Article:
What to Know
- The Justice Department won't retry Democratic Sen. Bob Menendez and his co-defendant after a judge acquitted them on some counts
- Menendez was charged with trading his political influence for gifts and campaign donations from Florida eye doctor Salomon Melgen
- Last week the judge threw out the bribery counts related to Melgen's campaign donations
Federal prosecutors have decided not to retry New Jersey Sen. Bob Menendez on corruption charges, after a judge threw out some of the counts last week.
Prosecutors filed the motion with the court on Wednesday.
The judge's decision last week forbid the government from seeking retrial on those counts, but left the rest of the government's case intact.
"Given the impact of the Court’s Jan. 24 Order on the charges and the evidence admissible in a retrial, the United States has determined that it will not retry the defendants on the remaining charges," the Justice Department said in a statement Wednesday.
In a statement following the announcement, Menendez said he was "grateful that the Department of Justice has taken the time to reevaluate its case and come to the appropriate conclusion."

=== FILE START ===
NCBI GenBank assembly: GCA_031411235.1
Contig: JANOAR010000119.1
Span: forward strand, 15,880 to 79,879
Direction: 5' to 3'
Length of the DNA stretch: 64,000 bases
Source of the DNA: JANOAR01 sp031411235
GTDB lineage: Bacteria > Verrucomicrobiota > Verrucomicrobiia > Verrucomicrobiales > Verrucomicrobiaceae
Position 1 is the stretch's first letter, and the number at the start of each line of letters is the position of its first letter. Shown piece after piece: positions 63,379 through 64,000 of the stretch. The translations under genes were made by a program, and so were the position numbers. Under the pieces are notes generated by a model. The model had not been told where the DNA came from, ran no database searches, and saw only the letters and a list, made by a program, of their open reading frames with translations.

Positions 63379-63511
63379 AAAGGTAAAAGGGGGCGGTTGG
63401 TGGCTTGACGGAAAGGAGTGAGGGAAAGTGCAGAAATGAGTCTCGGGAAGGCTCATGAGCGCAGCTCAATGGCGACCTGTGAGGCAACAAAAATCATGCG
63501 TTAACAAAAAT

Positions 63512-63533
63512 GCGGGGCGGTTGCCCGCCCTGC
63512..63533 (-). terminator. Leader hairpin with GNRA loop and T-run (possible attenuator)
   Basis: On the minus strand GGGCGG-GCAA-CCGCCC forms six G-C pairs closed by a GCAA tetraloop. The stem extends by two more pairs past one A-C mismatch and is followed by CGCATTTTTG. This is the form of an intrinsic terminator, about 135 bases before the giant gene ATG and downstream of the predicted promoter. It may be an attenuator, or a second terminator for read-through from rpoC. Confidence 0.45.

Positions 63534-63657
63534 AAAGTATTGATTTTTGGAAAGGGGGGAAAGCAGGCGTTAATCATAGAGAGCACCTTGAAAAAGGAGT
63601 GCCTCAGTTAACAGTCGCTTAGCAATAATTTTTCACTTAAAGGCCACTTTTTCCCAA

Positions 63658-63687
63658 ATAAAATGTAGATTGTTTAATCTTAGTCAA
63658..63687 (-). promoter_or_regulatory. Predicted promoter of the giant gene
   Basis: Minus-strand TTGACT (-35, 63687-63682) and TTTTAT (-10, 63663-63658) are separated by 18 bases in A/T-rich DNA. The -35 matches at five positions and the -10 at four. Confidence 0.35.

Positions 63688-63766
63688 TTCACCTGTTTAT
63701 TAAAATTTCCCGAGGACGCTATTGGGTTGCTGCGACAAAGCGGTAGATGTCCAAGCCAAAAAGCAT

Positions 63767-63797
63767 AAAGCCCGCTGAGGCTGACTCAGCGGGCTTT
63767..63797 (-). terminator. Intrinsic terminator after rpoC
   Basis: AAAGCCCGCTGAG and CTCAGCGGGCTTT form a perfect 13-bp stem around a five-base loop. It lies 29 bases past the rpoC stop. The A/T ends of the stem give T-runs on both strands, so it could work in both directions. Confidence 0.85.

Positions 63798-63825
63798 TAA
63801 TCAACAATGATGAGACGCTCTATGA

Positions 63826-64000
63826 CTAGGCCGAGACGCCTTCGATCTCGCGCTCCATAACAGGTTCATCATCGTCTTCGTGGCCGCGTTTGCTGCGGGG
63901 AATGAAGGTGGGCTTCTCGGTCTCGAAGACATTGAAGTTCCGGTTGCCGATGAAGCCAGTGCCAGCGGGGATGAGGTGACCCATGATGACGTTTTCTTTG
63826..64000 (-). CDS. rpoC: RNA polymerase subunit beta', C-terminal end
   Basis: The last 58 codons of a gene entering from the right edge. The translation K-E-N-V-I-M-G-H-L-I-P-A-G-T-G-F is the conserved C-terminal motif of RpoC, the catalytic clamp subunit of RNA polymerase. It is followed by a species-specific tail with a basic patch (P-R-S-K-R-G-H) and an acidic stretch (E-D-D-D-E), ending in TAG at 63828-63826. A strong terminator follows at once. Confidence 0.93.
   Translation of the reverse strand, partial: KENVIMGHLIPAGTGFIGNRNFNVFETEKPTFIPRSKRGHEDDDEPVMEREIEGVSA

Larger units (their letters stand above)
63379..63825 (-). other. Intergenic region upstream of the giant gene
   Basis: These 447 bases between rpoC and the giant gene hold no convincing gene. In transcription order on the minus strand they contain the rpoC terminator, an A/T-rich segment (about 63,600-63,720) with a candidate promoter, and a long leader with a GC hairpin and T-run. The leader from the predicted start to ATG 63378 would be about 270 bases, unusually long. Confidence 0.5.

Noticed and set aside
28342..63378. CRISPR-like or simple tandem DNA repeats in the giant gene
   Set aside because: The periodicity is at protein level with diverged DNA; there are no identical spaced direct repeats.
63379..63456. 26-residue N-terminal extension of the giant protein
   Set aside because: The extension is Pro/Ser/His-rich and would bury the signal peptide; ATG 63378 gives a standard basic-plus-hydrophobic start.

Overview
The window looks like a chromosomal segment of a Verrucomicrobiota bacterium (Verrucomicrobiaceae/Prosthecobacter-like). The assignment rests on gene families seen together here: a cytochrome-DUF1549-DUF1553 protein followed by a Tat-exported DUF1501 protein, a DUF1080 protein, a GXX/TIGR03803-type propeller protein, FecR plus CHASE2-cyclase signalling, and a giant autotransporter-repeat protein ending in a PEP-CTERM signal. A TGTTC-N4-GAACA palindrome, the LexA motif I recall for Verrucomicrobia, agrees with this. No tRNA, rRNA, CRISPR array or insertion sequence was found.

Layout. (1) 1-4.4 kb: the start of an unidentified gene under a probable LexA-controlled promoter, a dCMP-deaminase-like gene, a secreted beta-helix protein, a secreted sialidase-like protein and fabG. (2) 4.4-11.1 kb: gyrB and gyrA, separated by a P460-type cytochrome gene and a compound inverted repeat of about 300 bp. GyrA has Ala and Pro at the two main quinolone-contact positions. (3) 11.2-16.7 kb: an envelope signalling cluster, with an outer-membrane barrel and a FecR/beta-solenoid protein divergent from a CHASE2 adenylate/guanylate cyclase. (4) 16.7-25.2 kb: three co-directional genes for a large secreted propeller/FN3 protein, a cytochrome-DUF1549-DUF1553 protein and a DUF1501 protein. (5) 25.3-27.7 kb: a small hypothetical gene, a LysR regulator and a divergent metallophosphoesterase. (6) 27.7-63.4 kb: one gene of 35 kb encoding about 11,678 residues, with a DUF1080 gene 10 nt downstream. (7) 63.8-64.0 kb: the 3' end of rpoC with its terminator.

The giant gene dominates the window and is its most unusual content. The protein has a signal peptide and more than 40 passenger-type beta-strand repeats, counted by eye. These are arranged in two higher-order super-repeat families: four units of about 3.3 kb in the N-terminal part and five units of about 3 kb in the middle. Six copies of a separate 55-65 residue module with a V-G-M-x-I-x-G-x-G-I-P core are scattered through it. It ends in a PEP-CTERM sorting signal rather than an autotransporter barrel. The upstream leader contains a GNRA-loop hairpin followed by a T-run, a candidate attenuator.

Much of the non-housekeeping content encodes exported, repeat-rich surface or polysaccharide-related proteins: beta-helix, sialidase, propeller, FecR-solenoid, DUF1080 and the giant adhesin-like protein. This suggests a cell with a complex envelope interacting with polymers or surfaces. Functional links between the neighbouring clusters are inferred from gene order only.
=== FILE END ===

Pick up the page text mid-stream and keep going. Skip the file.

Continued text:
"From the very beginning, I never wavered in my innocence and my belief that justice would prevail," Menendez said. "I thank God for hearing my prayers and for giving me strength during this difficult time."
The seven counts the judge tossed last week all dealt with alleged bribery involving political donations to the New Jersey Democrat by Florida eye doctor Salomon Melgen. Defense lawyers had argued those donations had to be tied to specific acts by Menendez to be considered bribes. That's a higher standard than the one applied to gifts Melgen gave to Menendez.
The judge said the Supreme Court has not so weakened bribery laws as to undercut much of the government's theory of the case. Public officials can still violate the law, he said, if they provide a stream of benefits in exchange for favors, even if there isn't an explicit agreement involving each one.
Menendez's first corruption trial ended in a hung jury last fall, and the government had announced just last week that it would retry the senator and Melgen. Before prosecutors' announcement Wednesday, 11 counts had remained against Menendez and Melgen, including bribery and fraud. Menendez also faced one count of making false statements for allegedly lying on Senate disclosure forms.